Recommended: yes, it’s Ruta
For Ruta’s trademark history that’s ignored by American schools (mine at least…), for a story of true events told in one possible existing story, for revolution and oppression and determination and risk, for a bite-history of Romania’s not-so-distant past of becoming their own country again
Romania, 1989. Communist regimes are crumbling across Europe. Seventeen-year-old Cristian Florescu dreams of becoming a writer, but Romanians aren’t free to dream; they are bound by rules and force.
Amidst the tyrannical dictatorship of Nicolae Ceaușescu in a country governed by isolation and fear, Cristian is blackmailed by the secret police to become an informer. He’s left with only two choices: betray everyone and everything he loves—or use his position to creatively undermine the most notoriously evil dictator in Eastern Europe.
Cristian risks everything to unmask the truth behind the regime, give voice to fellow Romanians, and expose to the world what is happening in his country. He eagerly joins the revolution to fight for change when the time arrives. But what is the cost of freedom?
As are all of Ruta’s young adult historical novels, this is very thoroughly researched in many different ways, from conversations with people who lived during the time to artifacts from it to written works about it and so much more. It really shows in the details of the story how Ruta learned about Romanian’s lives. After finishing reading this, I really appreciated the notes at the back with details about references within the book. I was so curious about the woman who dubbed so many western films, and found a name to start my own research into her some more.
Even though the Romanian revolution was violent and the rampant fear and tension is evident, the story itself is not too painful. The hardest parts for me to read were when characters discussed the awful things done in the prisons, which would definitely need some sensitivity if reading this book in a classroom. Still, the story carries on forward, and just like life won’t stop for horror in one’s own life, neither does the story. To be honest, it was almost a bit strange that this book wasn’t harder to read considering it’s topic. The gravitas felt somewhat limited at times, and while that made it a less taxing read, the feeling of the situation is critical for me.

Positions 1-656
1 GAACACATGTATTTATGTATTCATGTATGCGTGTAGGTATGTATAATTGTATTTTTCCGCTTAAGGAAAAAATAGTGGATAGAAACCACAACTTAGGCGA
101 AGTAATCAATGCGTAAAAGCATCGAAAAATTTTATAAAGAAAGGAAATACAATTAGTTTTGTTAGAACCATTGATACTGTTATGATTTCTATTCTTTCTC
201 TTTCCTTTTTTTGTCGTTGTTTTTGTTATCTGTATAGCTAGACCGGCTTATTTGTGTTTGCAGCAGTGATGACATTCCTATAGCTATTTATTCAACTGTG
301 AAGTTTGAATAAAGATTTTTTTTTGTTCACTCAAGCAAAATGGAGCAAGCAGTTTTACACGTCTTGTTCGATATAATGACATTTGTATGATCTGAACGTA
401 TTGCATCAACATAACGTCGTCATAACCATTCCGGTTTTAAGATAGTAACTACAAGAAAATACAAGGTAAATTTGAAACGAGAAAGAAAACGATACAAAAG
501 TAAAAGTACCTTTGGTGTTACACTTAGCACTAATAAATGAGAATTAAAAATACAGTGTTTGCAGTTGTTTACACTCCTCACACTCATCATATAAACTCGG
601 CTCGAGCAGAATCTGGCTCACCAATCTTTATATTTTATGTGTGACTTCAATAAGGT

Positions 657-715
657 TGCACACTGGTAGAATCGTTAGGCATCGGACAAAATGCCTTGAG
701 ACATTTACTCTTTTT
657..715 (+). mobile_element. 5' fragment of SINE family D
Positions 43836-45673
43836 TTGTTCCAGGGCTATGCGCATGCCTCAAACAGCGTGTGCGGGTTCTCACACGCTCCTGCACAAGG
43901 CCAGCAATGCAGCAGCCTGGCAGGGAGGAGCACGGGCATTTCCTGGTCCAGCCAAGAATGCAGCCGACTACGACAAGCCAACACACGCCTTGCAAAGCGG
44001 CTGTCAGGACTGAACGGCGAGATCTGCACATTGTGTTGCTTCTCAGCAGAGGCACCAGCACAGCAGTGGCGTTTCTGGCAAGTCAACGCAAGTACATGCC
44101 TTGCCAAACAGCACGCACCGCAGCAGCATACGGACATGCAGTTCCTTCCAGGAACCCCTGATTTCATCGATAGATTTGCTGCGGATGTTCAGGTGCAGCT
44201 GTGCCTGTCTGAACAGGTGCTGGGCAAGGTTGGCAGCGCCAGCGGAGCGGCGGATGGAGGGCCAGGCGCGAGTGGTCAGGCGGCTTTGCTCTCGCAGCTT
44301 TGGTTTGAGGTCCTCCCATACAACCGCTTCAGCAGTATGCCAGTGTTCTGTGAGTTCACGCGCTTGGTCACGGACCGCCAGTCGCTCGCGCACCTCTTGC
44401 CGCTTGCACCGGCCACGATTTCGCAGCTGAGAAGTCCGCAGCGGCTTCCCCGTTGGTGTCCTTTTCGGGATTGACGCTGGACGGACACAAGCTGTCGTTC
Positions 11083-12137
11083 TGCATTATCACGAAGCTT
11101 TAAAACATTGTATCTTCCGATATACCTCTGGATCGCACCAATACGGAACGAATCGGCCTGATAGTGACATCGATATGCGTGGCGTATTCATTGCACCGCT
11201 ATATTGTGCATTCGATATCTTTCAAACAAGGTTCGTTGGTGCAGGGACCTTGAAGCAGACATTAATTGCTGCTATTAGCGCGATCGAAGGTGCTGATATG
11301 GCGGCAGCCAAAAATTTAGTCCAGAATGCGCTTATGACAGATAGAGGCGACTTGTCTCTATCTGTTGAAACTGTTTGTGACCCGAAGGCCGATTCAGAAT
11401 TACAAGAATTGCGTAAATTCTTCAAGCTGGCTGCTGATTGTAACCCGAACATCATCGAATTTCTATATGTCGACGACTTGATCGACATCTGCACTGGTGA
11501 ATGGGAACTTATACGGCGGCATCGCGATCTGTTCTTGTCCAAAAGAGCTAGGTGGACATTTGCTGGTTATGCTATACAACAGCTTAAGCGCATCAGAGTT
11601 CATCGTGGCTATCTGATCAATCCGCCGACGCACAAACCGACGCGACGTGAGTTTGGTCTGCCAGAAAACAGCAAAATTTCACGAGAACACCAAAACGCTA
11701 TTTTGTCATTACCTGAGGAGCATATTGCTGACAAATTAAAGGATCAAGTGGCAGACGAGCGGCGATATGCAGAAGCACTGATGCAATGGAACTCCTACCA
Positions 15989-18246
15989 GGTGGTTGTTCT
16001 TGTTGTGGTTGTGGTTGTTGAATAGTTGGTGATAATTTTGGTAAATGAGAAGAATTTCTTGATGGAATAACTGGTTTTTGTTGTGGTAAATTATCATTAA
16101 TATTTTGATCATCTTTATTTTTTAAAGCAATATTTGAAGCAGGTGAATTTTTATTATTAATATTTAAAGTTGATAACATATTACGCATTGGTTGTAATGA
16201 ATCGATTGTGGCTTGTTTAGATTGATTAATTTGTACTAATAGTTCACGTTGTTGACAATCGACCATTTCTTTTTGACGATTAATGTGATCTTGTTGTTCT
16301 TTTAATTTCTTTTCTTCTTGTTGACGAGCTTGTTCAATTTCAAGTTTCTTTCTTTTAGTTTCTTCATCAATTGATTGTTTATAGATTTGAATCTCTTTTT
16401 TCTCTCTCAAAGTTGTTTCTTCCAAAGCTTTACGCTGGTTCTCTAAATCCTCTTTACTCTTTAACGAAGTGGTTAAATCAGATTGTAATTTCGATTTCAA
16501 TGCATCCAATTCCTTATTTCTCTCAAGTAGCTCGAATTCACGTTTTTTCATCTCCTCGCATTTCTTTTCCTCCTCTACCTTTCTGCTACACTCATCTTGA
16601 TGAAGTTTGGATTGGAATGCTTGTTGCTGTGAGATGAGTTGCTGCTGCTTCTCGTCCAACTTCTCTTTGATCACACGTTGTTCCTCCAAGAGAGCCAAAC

Much like Cristian, I had no idea who to trust. At times I was so overwhelmed that I thought wildly, WHAT IF EVERYONE IS A SPY! so I cannot even begin to think of how it felt to live in that time. I absolutely would have been the boy revealing his secrets in the classroom under stress. The atmosphere of the book is captured perfectly.
There’s also a very quick pace to this book. Cristian is made an informer by probably page 5, so there’s really not much waiting around for tension or mystery or suspense. As I somewhat mentioned earlier, the speed helps mitigate the pain of remembering that though this precise story is invented, the details really are not. This all happened, and so much more. For me, the reflection after the story is where I really set in to my emotions while thinking about all I’d learned.
One strange disconnect I had was that the narrator, Cristian, is seventeen years old. At no point in the story did I feel like he was seventeen; I usually had him in my mind as probably 14 or 15. There could be a few reasons for this, and ultimately none of them particularly matter since it didn’t especially skew my reading of the story. There were a few moments where his immaturity seemed like an early teen instead of an almost-technically-adult, but people are stupid no matter what, right? He might have felt so young because I’m getting farther away from 17 every day. Maybe it’s because in his lifetime, there was so much that he had never experienced, like eating fruit: so yes, of course he’s going to seem young and inexperienced to me, an avid eater of kiwis.
If you’ve read any of Ruta Sepetys’ other works, you’ll find that this is very much in the same vein as her historical YA. And if you haven’t yet, you’re in for a nice discover.
Thank you to Bookishfirst for a free advanced copy. This is my honest review!